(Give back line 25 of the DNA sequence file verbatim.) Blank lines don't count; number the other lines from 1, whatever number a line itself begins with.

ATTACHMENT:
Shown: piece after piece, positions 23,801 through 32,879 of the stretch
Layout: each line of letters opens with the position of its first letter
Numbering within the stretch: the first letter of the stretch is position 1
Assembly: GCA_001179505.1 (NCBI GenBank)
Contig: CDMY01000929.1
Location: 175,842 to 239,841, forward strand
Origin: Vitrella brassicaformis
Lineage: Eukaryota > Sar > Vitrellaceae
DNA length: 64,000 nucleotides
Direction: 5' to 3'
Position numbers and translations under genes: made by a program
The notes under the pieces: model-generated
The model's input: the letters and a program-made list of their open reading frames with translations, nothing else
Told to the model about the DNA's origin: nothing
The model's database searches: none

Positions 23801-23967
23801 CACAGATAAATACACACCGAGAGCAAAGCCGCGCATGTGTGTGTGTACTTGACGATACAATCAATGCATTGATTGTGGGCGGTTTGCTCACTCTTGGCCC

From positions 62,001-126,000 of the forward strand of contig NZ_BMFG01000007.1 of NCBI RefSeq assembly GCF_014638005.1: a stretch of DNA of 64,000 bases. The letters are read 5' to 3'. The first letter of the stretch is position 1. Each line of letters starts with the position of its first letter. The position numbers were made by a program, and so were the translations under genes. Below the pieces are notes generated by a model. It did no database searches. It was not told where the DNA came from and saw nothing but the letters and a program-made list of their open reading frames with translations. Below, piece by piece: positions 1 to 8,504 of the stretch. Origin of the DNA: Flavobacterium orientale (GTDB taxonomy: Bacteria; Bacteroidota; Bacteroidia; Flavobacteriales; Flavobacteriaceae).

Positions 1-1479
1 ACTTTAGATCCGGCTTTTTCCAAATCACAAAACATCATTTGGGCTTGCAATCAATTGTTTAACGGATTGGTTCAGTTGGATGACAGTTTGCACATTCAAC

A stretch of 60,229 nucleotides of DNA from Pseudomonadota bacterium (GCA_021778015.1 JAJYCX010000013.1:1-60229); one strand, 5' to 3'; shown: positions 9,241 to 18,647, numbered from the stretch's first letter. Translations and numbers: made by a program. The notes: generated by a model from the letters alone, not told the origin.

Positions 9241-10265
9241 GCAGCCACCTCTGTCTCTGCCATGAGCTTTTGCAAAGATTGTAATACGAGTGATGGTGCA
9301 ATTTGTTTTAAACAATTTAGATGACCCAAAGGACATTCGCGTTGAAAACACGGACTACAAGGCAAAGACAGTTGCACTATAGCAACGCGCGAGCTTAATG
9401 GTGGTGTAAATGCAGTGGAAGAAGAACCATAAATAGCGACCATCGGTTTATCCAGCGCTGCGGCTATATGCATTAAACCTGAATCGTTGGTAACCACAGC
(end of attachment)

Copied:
9401 GTGGTGTAAATGCAGTGGAAGAAGAACCATAAATAGCGACCATCGGTTTATCCAGCGCTGCGGCTATATGCATTAAACCTGAATCGTTGGTAACCACAGC